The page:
Toastmasters ‘conversate’ worldwide

By Linda Luk

It may be a funny name, but it’s a serious club.

The Toastmasters is an international organization devoted to developing communication skills.

Students of all majors who plan on a career where interpersonal communications skills are required, whether speaking in public or making a presentation at a meeting, may find Daniel Gray’s Toastmasters a useful commodity.

“The Toastmasters is a speaking club,” said Daniel Gray, a sophomore electrical engineering technology major who founded the club here at NIU. “We deal with public speaking, leadership and we deal with organizational positions.”

As Toastmasters, students will come together collectively, give speeches and evaluate each others’ work, Gray said. The organization also helps with job interviewing, resume writing and communicating among different cultures.

“It’s a diverse organization,” Gray said. “It’s internationally known as the No. 1 speech club of all Fortune 500 companies.”

One benefit of being in Toastmasters is that it will help build your resume. There are many companies worldwide that recognize the Toastmasters as the No. 1 speech organization, Gray said. Many corporations, including Fortune 500 companies, have Toastmasters within their companies, such as Motorola, IBM, Microsoft and Spirit.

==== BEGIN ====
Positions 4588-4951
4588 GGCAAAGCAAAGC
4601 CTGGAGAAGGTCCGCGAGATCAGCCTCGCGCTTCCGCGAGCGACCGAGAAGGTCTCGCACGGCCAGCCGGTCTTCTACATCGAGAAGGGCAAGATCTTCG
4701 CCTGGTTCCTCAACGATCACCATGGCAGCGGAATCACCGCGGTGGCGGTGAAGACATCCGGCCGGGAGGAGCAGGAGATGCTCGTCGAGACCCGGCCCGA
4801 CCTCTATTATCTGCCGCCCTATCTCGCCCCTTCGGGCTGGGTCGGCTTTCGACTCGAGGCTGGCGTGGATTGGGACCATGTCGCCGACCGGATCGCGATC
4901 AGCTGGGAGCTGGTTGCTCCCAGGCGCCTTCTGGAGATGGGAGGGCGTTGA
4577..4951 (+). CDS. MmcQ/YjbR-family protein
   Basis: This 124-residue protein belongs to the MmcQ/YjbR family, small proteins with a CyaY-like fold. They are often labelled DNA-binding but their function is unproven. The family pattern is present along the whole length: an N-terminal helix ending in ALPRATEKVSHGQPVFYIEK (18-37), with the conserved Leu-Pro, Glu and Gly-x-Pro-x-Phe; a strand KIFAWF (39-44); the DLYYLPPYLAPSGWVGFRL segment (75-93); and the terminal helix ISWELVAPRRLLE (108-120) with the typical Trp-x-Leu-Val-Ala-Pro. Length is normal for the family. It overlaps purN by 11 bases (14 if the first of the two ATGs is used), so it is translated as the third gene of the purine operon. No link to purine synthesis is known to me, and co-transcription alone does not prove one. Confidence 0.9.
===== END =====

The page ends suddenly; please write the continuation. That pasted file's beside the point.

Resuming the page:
Toastmasters can be found worldwide and is established in companies but also in various institutions, including governmental facilities and universities.

“I joined because it builds the resume,” said Nick Williams, a senior organizational management major. “Once employers scan my resume, they’ll know in a second that I am a Toastmaster. Toastmasters are worldwide, and they’ll know I’ve learned effective communication skills.”

Gray, who was a Toastmaster in East Moline, Ill., founded NIU’s chapter this year, which was officially recognized by the Student Association in October.

“I feel that speaking is a tool used by everyone. The ability to speak effectively can amaze as well as help one to comprehend what one is saying,” Gray said. “The reason for racism, hatred and unjusticeness is that it is not that they don’t know what to say, but they don’t know how to say it.”

Ralph Smedley, who conceived and developed the idea of helping others speak effectively, founded the Toastmasters in 1924. People who join and complete its program will receive a distinguished Toastmasters certificate, which is equivalent to a minor in communication.

The Toastmasters meet once a week at 8 p.m. on Thursdays at McMurry Hall. Meetings are open to everyone.

“If a person is willing and able to laugh, conversate and smile, they can become a perfect Toastmaster,” Gray added.